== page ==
The Meguiar’s Consumer line of products are readily available .  You can find Consumer grade products in auto parts stores, hardware stores, department stores, tire and wheel shops, and even grocery stores.  In addition, there are complete lines of products within the Consumer line.  As an example, the Meguiar’s Gold Class line features virtually everything you might need to cosmetically maintain your vehicle.  Need to revitalize your leather seats?  Then you’ll be happy to learn that Gold Class leather care products are available in foam, spray, lotion, and wipe-on versions.  A small store could feasibly carry only Gold Class products, yet manage to offer a customer everything he might need to maintain his ride.

Things get confusing once you realize that there are also Meguiar’s classic products (packaged in burgundy bottles), NXT products, and now, Ultimate products.  Most of the confusion stems from the fact that these sub-lines also feature products similar to those available in the Gold Class line!  It is easy to understand how a person could become confused, even if he considers only products in Meguiar’s Consumer line.

If you are not sure what product is best for you, ask an expert!  Meguiar’s keeps a wonderful staff on hand, ready and able to answer your questions.  Their toll-free number can be found on every product they offer.  You can also e-mail or call us at www.buffdaddy.com (use the link to the right for more information).

Oh yeah- Meguiar’s also offers a complete Boat/RV line and a Motorcycle line (and there are quite a few bottles of the Furniture line lying around).

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Put Some Spring Into That Step… With An Interface Pad.

When machine sanding, an interface pad is placed between the sanding disc and backing plate.  Its job is to allow the sanding disc to flex, so that it can contour to curved or oddly shaped surfaces.  Of course, if a sanding disc features a stiff backing, it will not flex as readily as a sanding disc featuring a soft backing.

Although some folks reckon that an interface pad automatically lessens the ability of a disc to level a surface flat or true , this is not always the case.  To envision this, first imagine a sanding disc with a very stiff backing (such as a piece of plate aluminum).  Without an ability to flex, an interface pad would not improve the contouring ability of the disc.  On the flip side, a very pliable sanding disc will respond well to the implementation of an interface pad.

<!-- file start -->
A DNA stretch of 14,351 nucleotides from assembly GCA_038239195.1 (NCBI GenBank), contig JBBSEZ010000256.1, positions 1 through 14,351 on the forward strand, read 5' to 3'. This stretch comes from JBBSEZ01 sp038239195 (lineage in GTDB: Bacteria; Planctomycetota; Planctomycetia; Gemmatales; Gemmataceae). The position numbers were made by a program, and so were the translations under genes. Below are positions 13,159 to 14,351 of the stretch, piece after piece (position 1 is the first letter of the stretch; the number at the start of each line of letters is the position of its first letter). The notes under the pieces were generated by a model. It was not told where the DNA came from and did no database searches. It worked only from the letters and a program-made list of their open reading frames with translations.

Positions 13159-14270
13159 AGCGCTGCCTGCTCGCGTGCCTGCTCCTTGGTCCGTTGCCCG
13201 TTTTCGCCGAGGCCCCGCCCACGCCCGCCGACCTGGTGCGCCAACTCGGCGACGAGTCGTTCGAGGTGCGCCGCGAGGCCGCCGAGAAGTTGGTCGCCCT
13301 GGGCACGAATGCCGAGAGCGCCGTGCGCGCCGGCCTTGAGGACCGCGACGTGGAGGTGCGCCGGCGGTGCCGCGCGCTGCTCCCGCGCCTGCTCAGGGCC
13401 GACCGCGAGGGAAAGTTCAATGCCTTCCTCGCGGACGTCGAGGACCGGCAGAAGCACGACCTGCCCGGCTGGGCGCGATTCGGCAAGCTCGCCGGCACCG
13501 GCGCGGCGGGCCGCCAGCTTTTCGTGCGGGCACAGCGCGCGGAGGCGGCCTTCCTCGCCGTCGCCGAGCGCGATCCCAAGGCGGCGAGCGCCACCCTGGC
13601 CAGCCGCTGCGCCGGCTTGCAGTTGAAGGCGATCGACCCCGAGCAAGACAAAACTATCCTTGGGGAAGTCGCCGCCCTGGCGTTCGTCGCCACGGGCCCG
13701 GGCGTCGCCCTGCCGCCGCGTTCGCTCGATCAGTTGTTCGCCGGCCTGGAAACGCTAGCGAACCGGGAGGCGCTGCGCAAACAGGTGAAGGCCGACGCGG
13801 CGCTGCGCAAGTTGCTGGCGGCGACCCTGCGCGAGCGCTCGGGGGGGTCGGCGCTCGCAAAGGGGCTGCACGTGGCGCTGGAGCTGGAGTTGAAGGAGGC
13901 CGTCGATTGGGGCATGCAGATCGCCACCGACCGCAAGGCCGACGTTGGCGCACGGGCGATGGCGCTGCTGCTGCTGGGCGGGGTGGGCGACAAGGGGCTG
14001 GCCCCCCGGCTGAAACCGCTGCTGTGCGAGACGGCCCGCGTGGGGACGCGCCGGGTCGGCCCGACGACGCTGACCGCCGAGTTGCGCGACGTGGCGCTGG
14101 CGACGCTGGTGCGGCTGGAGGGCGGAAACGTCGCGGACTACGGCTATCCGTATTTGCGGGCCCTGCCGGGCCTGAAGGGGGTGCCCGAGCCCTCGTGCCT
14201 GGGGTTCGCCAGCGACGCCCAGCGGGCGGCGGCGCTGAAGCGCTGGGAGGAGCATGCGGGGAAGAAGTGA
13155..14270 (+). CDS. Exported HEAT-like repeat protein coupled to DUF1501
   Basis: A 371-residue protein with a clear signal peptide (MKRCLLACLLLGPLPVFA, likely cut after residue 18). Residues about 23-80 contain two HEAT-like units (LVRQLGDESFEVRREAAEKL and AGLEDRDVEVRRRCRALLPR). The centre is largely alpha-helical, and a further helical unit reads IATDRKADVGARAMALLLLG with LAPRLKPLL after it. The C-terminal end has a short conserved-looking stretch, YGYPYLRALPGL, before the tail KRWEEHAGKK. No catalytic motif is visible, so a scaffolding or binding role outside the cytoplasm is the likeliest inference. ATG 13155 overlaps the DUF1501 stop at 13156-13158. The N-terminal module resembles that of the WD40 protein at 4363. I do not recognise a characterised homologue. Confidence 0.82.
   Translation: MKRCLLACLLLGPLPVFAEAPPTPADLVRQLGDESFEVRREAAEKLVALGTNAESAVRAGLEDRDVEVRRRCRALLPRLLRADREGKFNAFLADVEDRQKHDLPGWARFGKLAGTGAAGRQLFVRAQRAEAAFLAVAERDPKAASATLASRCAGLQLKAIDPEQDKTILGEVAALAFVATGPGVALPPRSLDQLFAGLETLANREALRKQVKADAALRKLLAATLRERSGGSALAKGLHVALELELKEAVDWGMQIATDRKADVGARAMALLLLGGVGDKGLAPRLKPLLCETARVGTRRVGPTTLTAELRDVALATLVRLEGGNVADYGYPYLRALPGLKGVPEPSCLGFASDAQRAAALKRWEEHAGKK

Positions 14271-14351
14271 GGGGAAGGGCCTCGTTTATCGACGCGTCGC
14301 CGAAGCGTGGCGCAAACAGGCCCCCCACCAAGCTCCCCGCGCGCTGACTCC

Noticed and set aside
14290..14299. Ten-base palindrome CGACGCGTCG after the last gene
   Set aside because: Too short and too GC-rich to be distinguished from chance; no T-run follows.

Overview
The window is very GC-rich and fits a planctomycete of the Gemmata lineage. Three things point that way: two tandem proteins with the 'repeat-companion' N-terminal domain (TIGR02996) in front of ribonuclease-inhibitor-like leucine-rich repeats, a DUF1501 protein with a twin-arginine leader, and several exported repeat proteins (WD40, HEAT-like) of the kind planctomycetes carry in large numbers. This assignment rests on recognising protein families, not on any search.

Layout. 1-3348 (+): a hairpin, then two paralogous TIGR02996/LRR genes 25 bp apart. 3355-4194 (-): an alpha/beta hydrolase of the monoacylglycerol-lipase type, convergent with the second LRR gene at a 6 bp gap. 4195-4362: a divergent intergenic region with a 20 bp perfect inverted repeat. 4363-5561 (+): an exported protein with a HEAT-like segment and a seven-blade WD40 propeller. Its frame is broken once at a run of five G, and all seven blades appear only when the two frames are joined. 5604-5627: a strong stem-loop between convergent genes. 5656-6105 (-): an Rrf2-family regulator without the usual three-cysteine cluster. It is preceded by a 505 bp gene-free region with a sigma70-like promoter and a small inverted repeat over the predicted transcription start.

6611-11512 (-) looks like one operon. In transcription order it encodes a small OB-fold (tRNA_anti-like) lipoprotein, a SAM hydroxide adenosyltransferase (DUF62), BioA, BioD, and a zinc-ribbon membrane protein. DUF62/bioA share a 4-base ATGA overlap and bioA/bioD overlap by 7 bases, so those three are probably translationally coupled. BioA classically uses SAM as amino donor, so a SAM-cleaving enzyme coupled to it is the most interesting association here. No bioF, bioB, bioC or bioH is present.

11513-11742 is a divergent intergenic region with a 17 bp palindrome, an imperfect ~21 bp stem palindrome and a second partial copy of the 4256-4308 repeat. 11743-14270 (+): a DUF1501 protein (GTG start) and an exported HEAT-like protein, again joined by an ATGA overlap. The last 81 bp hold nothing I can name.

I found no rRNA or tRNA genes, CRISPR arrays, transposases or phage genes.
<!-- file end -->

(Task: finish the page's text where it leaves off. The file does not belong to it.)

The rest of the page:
Interface pads are available in a variety of diameters and heights.  It is important to note that an interface pad may affect the motion created by the machine via absorption, or cushioning.  It therefore makes sense to assume that a tall or pliable interface pad will affect machine motion to a greater degree than a short or stiff interface pad of a similar type.  The cushioning of machine motion is especially noticeable when the machine features a very small stroke diameter (a 3/32″ diameter stroke or smaller).

Interface pads can also help to distribute applied pressure and weight across the face of the disc, resulting in a more consistent sanding result.

Fortunately, interface pads are inexpensive, so having a few on hand doesn’t require a big investment.

To learn more, visit the interface pads page.

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More About Pad Diameter.

Pad tangential speed aka edge speed aka linear speed.

Imagine you are standing on the platform of a merry-go-round, and it is rotating at the rate of one revolution per minute (1 RPM).  If you are standing at the center point of the platform, the speed in which you are rotating is pretty darned slow.  Should you decide to venture towards the edge of the platform, your speed of circular motion would increase as you approach the edge (not the speed in which you are walking, but the speed in which you are traveling in a circular direction).

The increase in speed is due to the fact that although the merry-go-round’s rate of travel is still 1 RPM, you are traveling a longer circular distance the farther you venture from the center of the platform.  If we rate your speed using a common measurement such as miles per hour (MPH), then for any given RPM, your speed will increase as the diameter of the path you are traveling gets bigger.